As a property manager, you depend on credit scores to help you make the best rental decision, but how much do you know about credit scoring models? With this guide, you’ll not only learn some of the differences between  FICO™ and VantageScore® 3.0, but how to use credit scores to uphold your rental standards and protect your community.

Credit Scoring Models 101

Just to recap- two of the most used credit scoring models (VantageScore®3.0  and FICO™) generate easy-to-read scores on millions of consumers (aka your rental applicants). Both scoring ranges go between 300 and 850, and they  are used for a variety of uses, from credit cards to bank loans. The differences between them are that they are developed by different companies and that they have different approaches to scoring credit information. FICO™, one of the most recognizable brands, was developed by the Fair Issac Company and uses different scoring models depending on the purpose of the report (so a credit score for a car loan would be scored differently than for resident screening). VantageScore® 3.0, on the other hand, was developed by the three major credit bureaus, and its model has the ability to analyze “thin” (consumers with minimal information) credit files.

While there are plenty of other scoring models out there, it’s best to stick with either VantageScore® 3.0 or FICO™ as these off-brand models are not standardized (the formula and analysis is without credit bureau input). You wouldn’t want to find out that the credit score you’re receiving has been skewed towards another company’s interests.

Rental Requirements

As a property manager, you know that the Fair Housing Act protects renters from facing discrimination when applying, buying, or renting any sort of housing. It prohibits “discrimination because of race, color, national origin, religion, sex, disability, and the presence of children.” In order to cover your bases from potential discrimination lawsuits when making a rental decision, it’s vital that you adhere to your pre-written rental requirements.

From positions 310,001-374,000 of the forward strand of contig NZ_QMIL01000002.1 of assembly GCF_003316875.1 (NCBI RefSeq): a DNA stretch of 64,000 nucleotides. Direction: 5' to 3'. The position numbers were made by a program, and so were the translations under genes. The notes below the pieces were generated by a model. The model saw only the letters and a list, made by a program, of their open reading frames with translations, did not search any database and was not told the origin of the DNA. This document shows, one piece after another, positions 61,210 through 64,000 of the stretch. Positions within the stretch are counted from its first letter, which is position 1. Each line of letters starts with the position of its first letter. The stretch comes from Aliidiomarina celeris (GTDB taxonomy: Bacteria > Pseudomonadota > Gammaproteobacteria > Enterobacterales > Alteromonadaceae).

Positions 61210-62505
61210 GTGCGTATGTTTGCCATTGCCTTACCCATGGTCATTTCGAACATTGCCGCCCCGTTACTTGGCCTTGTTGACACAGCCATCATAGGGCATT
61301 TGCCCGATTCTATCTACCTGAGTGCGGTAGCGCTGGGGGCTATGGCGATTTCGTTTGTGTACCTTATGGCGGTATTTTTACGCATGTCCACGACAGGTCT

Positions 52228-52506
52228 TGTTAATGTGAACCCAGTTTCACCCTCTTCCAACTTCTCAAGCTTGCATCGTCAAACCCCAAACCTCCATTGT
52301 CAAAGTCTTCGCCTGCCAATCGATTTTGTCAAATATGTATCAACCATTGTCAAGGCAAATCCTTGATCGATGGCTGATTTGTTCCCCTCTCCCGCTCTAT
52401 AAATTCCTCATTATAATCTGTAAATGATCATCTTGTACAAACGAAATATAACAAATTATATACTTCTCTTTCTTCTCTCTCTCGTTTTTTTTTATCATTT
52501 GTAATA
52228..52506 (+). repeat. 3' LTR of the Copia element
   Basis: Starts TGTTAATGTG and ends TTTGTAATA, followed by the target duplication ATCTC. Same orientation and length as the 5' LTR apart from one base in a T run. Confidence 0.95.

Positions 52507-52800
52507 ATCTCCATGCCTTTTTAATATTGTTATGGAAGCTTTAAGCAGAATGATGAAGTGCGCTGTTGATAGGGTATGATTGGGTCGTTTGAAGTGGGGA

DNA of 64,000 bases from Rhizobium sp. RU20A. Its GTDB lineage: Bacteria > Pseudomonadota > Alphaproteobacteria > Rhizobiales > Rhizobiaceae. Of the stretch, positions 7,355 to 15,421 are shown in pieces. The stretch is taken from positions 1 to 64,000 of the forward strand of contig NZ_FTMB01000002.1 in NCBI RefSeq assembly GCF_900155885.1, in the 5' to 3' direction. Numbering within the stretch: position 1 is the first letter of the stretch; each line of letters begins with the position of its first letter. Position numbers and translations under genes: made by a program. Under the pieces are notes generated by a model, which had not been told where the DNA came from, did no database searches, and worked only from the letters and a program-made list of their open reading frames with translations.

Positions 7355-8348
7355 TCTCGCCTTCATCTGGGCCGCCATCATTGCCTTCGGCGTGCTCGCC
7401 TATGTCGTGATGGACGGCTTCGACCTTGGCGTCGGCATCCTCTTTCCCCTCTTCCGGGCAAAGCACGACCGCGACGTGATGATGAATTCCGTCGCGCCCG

While I’m sure your community’s income requirements and appropriate scoring ranges to accept, conditionally accept, and deny an applicant have been established, having these requirements written down helps covers your bases in court and is a good reminder if you’re managing multiple properties with different requirements. Print out our fillable cheat sheet (as many times as you need for each community) and stick it near your desk to make sure you remember your guidelines.

CIC credit score comparison chart

Click here to download our credit cheat sheet

While using our cheat sheet to enforce your rental requirements can help you stay compliant with the Fair Housing Act and using a creditable scoring model like VantageScore® 3.0 and FICO™ can help protect your communities, there’s one more thing you should be aware of. Do not accept pre-processed credit reports from your rental applicants. Credit reports can not only be forged, but be from a non-trusted credit source (disguised to look like a FICO™ score). If your applicant is worried about the background report impacting their credit report, use ApplyConnect®. As a renter-initiated report, the credit report is deemed a “soft pull”, meaning it will have no impact on their credit score.

 

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About the Author

Author Becky BowerBecky Bower is the Communications Executive here at the Resident Screening Blog. She holds a degree in English, with a focus in creative writing, from CSU Channel Islands. Her biggest weakness is cake and favorite superhero is Batman.